Insects and the photographing of them have been one of my simple pleasures. There is a whole different world that we don’t always see; actually there are many small, tiny and microscopic worlds that we don’t see. But there is life in them all. From the tiniest microbes to the garden spider they each have their own little worlds in which they exist; forage for food; defend themselves and their homes and their young; mate, grow and die. Most of those lives are hidden from our view.
I love my fellow world inhabitants. I don’t like to kill bugs unless they threaten me or my family’s well being. When one of them invades my home, I try to capture and release the critters when I am able. After all they just got lost and need an escort out to their freedom. I often catch flying bugs, spiders, wasps, crickets and the like, under a big plastic cup. I slide a piece of cardboard gently under the cup, capturing them with as little trauma as possible. Then I carefully release them back into their natural habitat.
Mosquitoes, biting or poisonous bugs who are in my home are invaders and may cause potential problems. They get as quick and painless a death as I can give them. After all they are only doing “what comes naturally” and can not help themselves. But I DO NOT want them in my house!
Insects may bring us so much beauty, grief, irritation, admiration, fear and wonder. But we all love to see butterflies flitting around flowers. They are wonderful mood lifters and often make me smile when I see one. They assist in pollination of various flowering plants thereby helping to balance the ecosystem in their own way.
Then there are the weavers of the insect realm. The spiders who can scare us to death if their web happens to be in our path and we don’t see it. There are also jumping spiders and huge spiders, (which fortunately don’t live near me!)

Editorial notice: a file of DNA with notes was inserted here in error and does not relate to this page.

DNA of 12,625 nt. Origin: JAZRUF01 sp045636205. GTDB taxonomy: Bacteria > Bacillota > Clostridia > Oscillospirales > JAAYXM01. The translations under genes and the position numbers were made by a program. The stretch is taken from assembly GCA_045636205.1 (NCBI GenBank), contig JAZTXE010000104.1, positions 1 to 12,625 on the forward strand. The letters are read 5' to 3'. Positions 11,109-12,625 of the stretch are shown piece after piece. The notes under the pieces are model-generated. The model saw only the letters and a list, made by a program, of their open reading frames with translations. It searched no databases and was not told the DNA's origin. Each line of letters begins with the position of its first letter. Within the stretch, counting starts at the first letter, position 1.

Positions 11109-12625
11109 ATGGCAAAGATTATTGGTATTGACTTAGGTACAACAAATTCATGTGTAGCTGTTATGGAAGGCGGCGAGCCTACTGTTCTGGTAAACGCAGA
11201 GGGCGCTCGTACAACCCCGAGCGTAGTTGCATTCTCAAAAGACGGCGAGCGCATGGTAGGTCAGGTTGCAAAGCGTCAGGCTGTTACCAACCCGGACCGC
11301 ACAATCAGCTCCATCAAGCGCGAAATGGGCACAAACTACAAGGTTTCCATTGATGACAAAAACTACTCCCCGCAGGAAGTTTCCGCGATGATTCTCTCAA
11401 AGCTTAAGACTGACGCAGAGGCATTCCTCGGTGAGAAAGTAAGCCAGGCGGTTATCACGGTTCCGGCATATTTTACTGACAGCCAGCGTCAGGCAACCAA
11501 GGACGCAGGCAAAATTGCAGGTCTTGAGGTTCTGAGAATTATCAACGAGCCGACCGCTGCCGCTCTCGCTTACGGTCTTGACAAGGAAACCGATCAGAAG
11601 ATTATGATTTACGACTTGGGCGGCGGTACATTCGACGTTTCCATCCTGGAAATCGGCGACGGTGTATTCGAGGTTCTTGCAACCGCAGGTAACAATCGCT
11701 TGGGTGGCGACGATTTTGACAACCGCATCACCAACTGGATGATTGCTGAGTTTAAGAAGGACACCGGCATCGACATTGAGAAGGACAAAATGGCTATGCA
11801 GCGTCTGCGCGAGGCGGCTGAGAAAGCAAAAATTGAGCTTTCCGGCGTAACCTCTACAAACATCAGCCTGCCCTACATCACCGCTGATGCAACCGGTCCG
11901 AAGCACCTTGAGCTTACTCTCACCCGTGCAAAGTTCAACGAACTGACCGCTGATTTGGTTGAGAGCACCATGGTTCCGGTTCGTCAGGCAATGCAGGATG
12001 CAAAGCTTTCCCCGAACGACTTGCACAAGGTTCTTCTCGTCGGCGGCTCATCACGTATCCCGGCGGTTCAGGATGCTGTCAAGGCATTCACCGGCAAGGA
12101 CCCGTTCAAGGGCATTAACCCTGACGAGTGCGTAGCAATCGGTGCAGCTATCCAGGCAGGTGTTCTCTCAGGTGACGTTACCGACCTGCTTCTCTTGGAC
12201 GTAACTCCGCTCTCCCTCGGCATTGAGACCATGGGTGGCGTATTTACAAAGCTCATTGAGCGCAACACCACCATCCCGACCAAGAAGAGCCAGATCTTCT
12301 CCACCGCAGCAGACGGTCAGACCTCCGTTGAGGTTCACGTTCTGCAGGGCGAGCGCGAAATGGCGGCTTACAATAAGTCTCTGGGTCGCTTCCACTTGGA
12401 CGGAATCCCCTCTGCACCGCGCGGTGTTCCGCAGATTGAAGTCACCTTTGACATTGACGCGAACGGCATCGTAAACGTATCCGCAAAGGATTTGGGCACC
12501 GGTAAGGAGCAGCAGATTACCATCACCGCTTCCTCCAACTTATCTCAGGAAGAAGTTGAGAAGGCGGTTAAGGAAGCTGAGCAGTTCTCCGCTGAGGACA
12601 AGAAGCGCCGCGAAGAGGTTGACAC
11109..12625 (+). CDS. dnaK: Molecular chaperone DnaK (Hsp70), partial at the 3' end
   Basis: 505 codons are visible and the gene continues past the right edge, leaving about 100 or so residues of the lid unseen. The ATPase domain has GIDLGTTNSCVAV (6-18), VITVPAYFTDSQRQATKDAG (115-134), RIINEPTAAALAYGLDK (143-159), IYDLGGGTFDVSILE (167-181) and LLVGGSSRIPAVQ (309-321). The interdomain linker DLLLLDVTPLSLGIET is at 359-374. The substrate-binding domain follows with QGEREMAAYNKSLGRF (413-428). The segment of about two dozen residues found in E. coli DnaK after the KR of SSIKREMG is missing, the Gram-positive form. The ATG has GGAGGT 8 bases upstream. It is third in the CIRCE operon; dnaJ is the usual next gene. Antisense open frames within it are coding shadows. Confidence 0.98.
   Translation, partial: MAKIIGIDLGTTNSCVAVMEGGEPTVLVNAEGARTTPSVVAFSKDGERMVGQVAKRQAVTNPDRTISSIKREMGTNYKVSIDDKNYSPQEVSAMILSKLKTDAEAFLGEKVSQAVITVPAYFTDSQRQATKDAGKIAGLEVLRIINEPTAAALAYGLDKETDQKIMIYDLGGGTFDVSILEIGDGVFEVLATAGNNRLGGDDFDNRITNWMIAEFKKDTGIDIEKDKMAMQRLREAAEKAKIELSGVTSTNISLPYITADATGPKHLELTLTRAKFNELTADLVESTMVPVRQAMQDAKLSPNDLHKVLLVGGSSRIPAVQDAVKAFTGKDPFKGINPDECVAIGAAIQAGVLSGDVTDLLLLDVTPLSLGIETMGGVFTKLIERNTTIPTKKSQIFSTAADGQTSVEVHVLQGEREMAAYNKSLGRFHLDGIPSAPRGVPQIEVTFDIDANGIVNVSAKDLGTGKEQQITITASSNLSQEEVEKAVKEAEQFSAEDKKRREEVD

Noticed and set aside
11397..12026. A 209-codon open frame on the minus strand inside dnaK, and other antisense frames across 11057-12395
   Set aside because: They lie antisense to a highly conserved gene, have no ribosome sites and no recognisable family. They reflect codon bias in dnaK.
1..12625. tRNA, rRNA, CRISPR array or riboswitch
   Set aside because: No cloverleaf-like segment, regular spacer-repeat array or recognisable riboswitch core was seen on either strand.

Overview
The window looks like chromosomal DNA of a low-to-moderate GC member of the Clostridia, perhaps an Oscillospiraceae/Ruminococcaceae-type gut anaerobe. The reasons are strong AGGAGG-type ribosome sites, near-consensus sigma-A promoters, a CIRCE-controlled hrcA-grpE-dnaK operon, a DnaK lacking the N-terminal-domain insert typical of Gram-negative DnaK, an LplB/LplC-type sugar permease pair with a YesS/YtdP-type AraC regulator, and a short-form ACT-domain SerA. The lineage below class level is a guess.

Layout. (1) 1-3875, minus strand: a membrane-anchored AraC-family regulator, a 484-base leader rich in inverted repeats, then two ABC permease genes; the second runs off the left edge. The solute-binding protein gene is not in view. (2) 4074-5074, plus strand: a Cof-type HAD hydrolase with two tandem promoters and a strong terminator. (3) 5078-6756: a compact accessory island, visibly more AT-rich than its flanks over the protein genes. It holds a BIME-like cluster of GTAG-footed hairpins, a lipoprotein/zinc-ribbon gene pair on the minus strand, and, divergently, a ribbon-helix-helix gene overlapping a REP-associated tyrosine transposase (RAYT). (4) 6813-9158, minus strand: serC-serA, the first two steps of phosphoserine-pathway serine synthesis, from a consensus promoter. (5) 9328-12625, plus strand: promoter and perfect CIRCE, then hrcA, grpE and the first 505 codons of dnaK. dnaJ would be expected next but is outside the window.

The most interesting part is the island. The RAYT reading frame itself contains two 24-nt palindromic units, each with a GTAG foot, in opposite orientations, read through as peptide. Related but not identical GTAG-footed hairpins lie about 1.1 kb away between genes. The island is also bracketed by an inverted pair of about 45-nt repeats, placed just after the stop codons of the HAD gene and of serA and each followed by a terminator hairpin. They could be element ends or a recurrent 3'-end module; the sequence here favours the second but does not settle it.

One particular spider I discovered after living in the same house for 7 years was the spiny orb weaver. I am always observant of bugs and unusual ones especially. But I had never encounterrd one until one strange web appeared in my back yard. The next year there were three webs separated wisely a courteous distance from each other.
The spiny orb weaver looks like a little crab and has a hard shell on its back. The soft body and legs extend out from the shell when spinning its unique web. The web is shaped kind of like a kite or four pointed star with anchor strands coming out from each corner of the kite. The circular web is meticulously strung between the “kite” points. Along the radial arms from the center and down the anchor lines there are tufts of web that look like cotton. After discovering these webs and their inhabitants I was amazed at how many there were around our town. These spiders also come in reds, blues and yellows.
Spiny Orb Weaver
Last but not least of my favorite insects are the dragonflies. Their slender bodies, ethereal sets of wings, varying colors, and darting, hovering and speedy flight patterns make them somewhat of a mystical insect for some cultures. To some they symbolize change and growth to maturity or finding one’s true self. Just a few interesting facts: they can fly at 45 miles per hour, hover, fly backwards, and straight up!
Once I even saw a live, Hercules beetle. My curiosity was piqued and I had to look them up to learn about them. Although I had never seen one before they are more common they I imagined. They live in moist forest floors under logs, leaves and dirt. They have amazing strength for their size. In proportion to their size they can lift 850 times their weight. That would be the equivalent of a human lifting nine adult elephants!
Insects live short lives usually which are full of hatching, eating, growing, mating, laying eggs and dying. I wonder if they think of their lives as short and more precious than we think of ours. But that gives me more reason to try to respect their lives. After all they hide when in danger, so their lives are as important to them as our lives are to us.
What amazing creatures we share our planet with!